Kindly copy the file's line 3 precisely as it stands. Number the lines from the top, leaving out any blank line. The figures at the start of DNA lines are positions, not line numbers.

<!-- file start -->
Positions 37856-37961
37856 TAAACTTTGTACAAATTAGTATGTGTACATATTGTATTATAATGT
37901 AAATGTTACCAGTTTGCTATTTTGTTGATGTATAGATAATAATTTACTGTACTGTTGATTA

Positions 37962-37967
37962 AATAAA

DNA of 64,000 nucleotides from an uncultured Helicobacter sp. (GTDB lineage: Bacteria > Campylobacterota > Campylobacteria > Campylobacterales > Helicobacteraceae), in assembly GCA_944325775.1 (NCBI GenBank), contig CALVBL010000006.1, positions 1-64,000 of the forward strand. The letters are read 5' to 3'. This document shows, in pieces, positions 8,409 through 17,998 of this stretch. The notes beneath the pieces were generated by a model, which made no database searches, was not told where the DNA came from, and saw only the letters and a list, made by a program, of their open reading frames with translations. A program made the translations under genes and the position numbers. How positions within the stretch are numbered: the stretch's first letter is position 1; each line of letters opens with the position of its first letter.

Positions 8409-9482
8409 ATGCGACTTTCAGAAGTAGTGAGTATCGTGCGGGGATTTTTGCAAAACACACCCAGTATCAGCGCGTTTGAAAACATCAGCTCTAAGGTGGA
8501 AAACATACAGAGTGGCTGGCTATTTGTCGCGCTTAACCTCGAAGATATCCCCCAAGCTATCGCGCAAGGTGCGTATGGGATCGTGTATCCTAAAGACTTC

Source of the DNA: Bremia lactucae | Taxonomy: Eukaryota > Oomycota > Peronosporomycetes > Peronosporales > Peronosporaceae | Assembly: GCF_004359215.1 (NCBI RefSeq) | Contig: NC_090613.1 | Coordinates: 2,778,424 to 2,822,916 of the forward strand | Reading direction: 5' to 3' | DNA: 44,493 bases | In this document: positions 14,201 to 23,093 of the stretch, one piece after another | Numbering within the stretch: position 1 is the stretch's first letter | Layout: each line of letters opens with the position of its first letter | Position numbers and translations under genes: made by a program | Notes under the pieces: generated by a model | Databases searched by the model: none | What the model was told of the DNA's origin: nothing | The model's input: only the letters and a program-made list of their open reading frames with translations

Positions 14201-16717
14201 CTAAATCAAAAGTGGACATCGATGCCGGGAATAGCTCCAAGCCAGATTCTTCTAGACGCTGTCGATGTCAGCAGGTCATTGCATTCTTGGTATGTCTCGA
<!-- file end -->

37901 AAATGTTACCAGTTTGCTATTTTGTTGATGTATAGATAATAATTTACTGTACTGTTGATTA